- More than I want big returns, I want to be financially unbreakable. And if I’m unbreakable I actually think I’ll get the biggest returns, because I’ll be able to stick around long enough for compounding to work wonders.
“The great investors bought vast quantities of art,” the firm writes.19 “A subset of the collections turned out to be great investments, and they were held for a sufficiently long period of time to allow the portfolio return to converge upon the return of the best elements in the portfolio. That’s all that happens.” The great art dealers operated like index funds. They bought everything they could. And they bought it in portfolios, not individual pieces they happened to like. Then they sat and waited for a few winners to emerge. That’s all that happens. Perhaps 99% of the works someone like Berggruen acquired in his life turned out to be of little value. But that doesn’t particularly matter if the other 1% turn out to be the work of someone like Picasso. Berggruen could be wrong most of the time and still end up stupendously right. A lot of things in business and investing work this way. Long tails—the farthest ends of a distribution of outcomes—have tremendous influence in finance, where a small number of events can account for the majority of outcomes. That can be hard to deal with, even if you understand the math. It is not intuitive that an investor can be wrong half the time and still make a fortune. It means we underestimate how normal it is for a lot of things to fail. Which causes us to overreact when they do.
Disney’s first studio went bankrupt. His films were monstrously expensive to produce, and financed at outrageous terms. By the mid-1930s Disney had produced more than 400 cartoons. Most of them were short, most of them were beloved by viewers, and most of them lost a fortune. Snow White and the Seven Dwarfs changed everything. The $8 million it earned in the first six months of 1938 was an order of magnitude higher than anything the company earned previously. It transformed Disney Studios. All company debts were paid off. Key employees got retention bonuses. The company purchased a new state-of-the-art studio in Burbank, where it remains today. An Oscar turned Walt from famous to full-blown celebrity. By 1938 he had produced several hundred hours of film. But in business terms, the 83 minutes of Snow White were all that mattered.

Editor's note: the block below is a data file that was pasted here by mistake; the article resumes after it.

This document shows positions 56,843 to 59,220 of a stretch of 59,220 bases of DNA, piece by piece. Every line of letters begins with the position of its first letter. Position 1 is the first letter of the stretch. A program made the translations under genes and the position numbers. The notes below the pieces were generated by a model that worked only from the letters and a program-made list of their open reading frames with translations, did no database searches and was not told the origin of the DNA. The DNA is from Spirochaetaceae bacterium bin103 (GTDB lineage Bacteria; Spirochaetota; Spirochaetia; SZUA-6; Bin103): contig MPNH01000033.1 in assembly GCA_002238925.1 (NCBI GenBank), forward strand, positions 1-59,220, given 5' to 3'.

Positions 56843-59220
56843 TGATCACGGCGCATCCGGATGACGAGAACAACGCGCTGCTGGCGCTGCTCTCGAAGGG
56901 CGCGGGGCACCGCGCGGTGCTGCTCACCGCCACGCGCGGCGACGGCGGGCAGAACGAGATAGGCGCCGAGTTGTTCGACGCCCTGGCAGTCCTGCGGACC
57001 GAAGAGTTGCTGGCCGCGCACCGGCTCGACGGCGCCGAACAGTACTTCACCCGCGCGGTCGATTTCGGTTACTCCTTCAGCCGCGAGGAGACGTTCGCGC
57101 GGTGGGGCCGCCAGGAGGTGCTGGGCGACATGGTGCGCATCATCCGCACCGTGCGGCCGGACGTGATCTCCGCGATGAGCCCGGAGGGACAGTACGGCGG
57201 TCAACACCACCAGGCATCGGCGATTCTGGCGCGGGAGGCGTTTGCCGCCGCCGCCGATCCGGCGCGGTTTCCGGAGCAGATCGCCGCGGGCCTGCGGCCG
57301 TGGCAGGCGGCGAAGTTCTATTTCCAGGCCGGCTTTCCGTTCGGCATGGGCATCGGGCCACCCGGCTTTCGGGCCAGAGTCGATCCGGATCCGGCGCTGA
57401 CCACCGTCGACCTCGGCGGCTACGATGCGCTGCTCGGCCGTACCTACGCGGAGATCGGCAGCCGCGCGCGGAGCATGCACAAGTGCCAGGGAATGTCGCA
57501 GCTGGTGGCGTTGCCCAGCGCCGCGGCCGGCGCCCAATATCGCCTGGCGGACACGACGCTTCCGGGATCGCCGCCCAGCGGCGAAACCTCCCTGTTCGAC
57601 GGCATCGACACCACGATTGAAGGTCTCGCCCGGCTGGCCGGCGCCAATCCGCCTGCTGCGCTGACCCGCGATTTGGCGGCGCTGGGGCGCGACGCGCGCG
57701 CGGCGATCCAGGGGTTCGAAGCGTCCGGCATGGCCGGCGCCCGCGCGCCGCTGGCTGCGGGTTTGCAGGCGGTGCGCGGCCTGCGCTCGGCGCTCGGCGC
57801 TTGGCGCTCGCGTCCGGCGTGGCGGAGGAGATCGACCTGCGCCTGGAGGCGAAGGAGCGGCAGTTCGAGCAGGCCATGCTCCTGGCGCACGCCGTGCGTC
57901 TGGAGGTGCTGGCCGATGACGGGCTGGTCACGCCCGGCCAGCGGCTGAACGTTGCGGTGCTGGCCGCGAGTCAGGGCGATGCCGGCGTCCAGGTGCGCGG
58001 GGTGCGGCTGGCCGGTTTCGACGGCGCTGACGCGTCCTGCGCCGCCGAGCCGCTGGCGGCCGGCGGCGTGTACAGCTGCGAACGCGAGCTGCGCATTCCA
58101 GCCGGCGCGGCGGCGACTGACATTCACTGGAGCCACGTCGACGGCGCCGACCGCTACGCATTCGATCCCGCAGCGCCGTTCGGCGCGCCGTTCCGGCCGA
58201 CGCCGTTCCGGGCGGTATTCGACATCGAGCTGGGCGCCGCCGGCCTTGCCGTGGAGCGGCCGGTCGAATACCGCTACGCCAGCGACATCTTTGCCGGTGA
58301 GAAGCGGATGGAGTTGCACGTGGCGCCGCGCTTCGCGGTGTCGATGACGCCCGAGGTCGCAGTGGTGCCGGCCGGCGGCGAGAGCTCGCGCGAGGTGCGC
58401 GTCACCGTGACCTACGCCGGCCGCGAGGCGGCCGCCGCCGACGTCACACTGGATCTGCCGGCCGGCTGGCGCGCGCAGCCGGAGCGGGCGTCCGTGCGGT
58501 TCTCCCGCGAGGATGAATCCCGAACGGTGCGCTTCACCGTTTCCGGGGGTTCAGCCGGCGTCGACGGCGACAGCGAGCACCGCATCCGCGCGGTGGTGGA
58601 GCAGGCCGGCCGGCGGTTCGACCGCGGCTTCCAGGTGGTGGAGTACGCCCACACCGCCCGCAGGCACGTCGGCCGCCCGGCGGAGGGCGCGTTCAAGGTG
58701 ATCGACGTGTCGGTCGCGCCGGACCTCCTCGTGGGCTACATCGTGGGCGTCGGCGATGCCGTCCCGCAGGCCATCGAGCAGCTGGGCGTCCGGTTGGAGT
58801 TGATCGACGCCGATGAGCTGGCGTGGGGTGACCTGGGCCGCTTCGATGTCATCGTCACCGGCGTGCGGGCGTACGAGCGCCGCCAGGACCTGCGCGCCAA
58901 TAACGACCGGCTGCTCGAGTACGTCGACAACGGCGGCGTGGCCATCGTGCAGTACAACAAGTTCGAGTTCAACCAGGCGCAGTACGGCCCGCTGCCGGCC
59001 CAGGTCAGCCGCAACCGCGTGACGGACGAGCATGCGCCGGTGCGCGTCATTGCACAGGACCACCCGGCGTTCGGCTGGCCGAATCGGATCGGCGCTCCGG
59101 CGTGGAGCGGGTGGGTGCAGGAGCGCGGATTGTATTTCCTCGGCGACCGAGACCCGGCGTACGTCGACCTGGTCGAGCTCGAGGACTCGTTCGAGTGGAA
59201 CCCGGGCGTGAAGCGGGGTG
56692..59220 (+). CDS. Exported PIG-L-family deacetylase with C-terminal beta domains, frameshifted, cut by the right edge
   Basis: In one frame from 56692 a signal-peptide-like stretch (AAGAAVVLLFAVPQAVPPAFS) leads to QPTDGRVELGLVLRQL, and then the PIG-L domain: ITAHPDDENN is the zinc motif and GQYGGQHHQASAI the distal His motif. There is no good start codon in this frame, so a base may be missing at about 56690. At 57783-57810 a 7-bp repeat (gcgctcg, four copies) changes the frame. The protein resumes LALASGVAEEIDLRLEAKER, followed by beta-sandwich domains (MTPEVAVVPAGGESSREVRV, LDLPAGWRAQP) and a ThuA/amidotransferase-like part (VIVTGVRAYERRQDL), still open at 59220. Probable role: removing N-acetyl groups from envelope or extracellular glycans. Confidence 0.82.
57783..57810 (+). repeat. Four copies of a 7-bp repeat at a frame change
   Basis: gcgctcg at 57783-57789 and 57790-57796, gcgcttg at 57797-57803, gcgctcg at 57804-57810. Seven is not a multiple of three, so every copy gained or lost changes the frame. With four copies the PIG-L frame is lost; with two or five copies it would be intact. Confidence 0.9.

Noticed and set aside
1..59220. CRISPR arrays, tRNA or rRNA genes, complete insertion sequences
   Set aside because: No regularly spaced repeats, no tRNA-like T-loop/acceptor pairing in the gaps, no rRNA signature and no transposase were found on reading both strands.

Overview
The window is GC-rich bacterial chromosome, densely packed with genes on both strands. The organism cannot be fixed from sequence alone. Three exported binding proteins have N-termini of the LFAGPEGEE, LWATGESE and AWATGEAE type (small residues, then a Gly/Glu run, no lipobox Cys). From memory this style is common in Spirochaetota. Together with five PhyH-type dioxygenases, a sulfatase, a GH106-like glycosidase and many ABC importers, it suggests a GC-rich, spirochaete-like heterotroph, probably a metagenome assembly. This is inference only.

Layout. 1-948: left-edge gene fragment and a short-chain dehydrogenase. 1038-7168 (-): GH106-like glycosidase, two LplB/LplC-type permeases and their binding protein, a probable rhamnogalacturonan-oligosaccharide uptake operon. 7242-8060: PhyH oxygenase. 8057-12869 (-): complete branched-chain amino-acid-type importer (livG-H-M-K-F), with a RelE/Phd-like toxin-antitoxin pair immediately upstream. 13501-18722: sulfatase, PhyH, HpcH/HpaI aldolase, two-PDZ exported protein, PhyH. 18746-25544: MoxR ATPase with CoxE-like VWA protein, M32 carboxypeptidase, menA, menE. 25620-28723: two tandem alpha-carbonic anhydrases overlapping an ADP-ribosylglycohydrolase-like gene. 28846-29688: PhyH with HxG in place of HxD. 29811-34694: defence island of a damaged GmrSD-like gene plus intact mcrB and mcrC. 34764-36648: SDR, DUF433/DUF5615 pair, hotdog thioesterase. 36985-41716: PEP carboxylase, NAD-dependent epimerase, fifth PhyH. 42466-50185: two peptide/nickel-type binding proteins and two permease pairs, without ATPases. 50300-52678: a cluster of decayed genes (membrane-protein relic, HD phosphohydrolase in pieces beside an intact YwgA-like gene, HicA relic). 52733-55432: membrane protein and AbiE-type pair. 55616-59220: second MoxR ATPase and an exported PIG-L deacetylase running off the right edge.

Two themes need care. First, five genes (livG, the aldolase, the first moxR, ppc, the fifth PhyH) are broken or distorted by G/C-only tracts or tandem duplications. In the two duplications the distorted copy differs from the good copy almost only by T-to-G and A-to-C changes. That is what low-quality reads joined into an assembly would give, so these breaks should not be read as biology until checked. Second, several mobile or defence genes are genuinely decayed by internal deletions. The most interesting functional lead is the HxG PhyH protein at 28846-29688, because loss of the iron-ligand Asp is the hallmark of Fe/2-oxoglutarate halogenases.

good definition of an investing genius is the man or woman who can do the average thing when all those around them are going crazy. Tails drive everything.
The Chris Rock I see on TV is hilarious, flawless. The Chris Rock that performs in dozens of small clubs each year is just OK. That is by design. No comedic genius is smart enough to preemptively know what jokes will land well. Every big comedian tests their material in small clubs before using it in big venues. Rock was once asked if he missed small clubs.
When I start a tour, it’s not like I start out in arenas. Before this last tour I performed in this place in New Brunswick called the Stress Factory. I did about 40 or 50 shows getting ready for the tour. One newspaper profiled these small-club sessions. It described Rock thumbing through pages of notes and fumbling with material. “I’m going to have to cut some of these jokes,” he says mid-skit. The good jokes I see on Netflix are the tails that stuck out of a universe of hundreds of attempts. A similar thing happens in investing. It’s easy to find Warren Buffett’s net worth, or his average annual returns. Or even his best, most notable investments. They’re right there in the open, and they’re what people talk about. It’s much harder to piece together every investment he’s made over his career. No one talks about the dud picks, the ugly businesses, the poor acquisitions. But they’re a big part of Buffett’s story. They are the other side of tail-driven returns. At the Berkshire Hathaway shareholder meeting in 2013 Warren Buffett said he’s owned 400 to 500 stocks during his life and made most of his money on 10 of them. Charlie Munger followed up: “If you remove just a few of Berkshire’s top investments, its long-term track record is pretty average.”